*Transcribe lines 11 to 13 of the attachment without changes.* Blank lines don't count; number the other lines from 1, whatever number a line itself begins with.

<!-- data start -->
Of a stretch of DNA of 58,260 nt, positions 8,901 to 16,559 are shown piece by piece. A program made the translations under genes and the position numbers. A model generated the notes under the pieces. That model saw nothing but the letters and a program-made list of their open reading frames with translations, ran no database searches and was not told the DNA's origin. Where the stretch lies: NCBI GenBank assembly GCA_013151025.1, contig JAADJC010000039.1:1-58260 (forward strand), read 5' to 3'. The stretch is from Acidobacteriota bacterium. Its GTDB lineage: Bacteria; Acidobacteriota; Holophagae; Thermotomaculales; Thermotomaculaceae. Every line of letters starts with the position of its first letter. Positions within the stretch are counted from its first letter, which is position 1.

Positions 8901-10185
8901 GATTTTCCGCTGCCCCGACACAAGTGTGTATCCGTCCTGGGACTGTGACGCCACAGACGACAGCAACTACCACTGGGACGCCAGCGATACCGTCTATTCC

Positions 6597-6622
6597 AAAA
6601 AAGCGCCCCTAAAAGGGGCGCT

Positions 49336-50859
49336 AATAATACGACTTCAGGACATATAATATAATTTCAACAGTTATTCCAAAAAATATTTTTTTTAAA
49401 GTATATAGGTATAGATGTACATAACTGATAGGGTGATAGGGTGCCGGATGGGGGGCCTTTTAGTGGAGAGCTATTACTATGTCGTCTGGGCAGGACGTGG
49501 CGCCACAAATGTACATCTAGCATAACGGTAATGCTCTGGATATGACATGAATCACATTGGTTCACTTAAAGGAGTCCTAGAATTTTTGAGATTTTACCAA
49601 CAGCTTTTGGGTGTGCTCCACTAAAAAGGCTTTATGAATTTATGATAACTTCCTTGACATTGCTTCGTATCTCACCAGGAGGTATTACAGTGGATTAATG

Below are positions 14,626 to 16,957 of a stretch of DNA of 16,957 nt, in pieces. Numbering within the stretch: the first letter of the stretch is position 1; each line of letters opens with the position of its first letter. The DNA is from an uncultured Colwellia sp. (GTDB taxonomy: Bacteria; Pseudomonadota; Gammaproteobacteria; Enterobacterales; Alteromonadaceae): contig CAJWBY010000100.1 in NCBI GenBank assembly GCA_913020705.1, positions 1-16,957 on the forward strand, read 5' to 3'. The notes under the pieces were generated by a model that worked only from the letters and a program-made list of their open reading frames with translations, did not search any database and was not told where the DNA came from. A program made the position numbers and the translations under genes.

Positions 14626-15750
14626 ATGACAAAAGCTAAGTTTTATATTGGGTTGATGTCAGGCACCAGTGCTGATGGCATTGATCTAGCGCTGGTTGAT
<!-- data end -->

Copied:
49601 CAGCTTTTGGGTGTGCTCCACTAAAAAGGCTTTATGAATTTATGATAACTTCCTTGACATTGCTTCGTATCTCACCAGGAGGTATTACAGTGGATTAATG

Below are positions 14,626 to 16,957 of a stretch of DNA of 16,957 nt, in pieces. Numbering within the stretch: the first letter of the stretch is position 1; each line of letters opens with the position of its first letter. The DNA is from an uncultured Colwellia sp. (GTDB taxonomy: Bacteria; Pseudomonadota; Gammaproteobacteria; Enterobacterales; Alteromonadaceae): contig CAJWBY010000100.1 in NCBI GenBank assembly GCA_913020705.1, positions 1-16,957 on the forward strand, read 5' to 3'. The notes under the pieces were generated by a model that worked only from the letters and a program-made list of their open reading frames with translations, did not search any database and was not told where the DNA came from. A program made the position numbers and the translations under genes.

Positions 14626-15750